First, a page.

Courtesy photo: Masks for Students

In an ongoing campaign to keep Riverhead students safe during the COVID-19 pandemic, a grassroots group of parents and community members has come together for an initial donation of 2,600 masks to the Riverhead Central School District.

The masks, 80% of which are handmade, are being delivered to each principal of the district’s seven schools in late September to ensure every student’s back-to-school supplies include personal protection.

The effort is spearheaded by Diane Tucci, parent, high school PTSO co-vice president and owner of Main Street Media, a Riverhead-based marketing, production and event management firm. Tucci formed Masks for Students after speaking with teachers about their concerns, including Keri Stromski, kindergarten teacher at Aquebogue Elementary School.

“I was concerned that some children would have fancy masks and different designs and others have the plain ones, which could make children feel bad about the type of masks they had,” Stromski said. “Being able to have all of the children have a special mask with designs, made for them by community members, not only helps them feel excited about the masks, but also lets them know that people care about them and their feelings,” she said.

“This has been challenging for everyone, and to make a child feel special and loved is always a good thing.”

Courtesy photo: Masks for Students

Tucci set up a GoFundMe site with a goal of raising $5,000 or 10,000 masks. Riverhead High School PTSO President Mary Maki and Riverhead Middle School PTO President Stephanie Burns have also been instrumental in the campaign.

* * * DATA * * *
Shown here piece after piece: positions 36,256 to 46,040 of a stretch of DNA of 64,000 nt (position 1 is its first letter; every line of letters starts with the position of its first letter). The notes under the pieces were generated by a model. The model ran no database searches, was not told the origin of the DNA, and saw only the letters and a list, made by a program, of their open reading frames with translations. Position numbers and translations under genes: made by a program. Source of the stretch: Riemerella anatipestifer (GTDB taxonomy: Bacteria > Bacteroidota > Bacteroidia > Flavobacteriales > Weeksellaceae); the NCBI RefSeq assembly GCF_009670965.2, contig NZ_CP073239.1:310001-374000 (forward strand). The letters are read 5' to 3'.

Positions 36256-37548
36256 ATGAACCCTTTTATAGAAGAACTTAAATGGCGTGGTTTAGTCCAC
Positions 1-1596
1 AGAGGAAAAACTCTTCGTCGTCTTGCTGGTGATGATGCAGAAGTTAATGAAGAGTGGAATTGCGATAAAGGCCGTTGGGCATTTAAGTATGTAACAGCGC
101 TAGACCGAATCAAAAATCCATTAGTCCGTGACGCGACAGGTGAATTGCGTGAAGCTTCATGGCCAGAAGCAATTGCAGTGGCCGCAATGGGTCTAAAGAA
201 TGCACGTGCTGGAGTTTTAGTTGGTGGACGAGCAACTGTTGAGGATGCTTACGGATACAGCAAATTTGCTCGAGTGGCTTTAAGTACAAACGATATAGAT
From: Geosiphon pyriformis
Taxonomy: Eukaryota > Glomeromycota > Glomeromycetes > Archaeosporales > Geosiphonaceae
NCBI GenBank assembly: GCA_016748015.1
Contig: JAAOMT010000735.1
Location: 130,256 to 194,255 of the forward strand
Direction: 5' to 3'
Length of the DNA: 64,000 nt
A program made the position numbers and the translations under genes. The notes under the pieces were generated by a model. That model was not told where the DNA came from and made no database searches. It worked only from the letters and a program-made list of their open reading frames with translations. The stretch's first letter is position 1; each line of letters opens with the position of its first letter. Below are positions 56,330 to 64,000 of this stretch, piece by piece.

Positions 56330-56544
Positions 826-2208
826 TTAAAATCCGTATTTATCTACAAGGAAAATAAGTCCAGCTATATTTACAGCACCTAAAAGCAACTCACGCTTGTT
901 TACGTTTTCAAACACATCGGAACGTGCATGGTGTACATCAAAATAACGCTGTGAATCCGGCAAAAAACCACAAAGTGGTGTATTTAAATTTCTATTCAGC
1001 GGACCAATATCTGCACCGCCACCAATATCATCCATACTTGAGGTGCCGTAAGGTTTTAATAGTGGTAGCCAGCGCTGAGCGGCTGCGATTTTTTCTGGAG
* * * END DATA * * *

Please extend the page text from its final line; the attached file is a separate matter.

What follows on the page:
“Parents and teachers have enough to worry about,” said Tucci. “We want our kids to be safe and comfortable and realize this is going to be an ongoing need throughout the school year.”

The response has been “amazing,” Tucci said. “It’s incredibly heartwarming to see the support. We have some people donating money or purchasing new masks for distribution while others are buying supplies and sewing the masks themselves. As of now, more than 63 people have been involved in some way.”

Longtime resident and community activist Marilyn Winter, who helped gather donations, said, “As a mother, grandmother and neighbor, keeping the most vulnerable safe is near and dear to my heart. I felt in a small way I would help by pulling together those who have been making masks and those who would be able to donate. Our community joined together for our students and formed a committee of 63 willing hands of love.”

The recipient of the first batch of donated masks was Phillips Avenue Elementary School.

“The students at Phillips Avenue are truly grateful for the donation of masks,” principal Debra Rodgers said. “This initiative by Masks for Students is a true testament to our collective strength and influence.” Rodgers thanked the volunteers, donors, and businesses that made this donation possible.

The group is delivering masks today to Riverhead High School, Roanoke Avenue Elementary School and Aquebogue Elementary School.

Those interested in supporting Masks for Students can do so with a donation at the group’s GoFundMe site or drop off masks at Riverhead Vacuum Sewing Center at 31 East Main Street in Riverhead. Materials and supplies are also available for those willing to sew.

Source: Masks for Students press release

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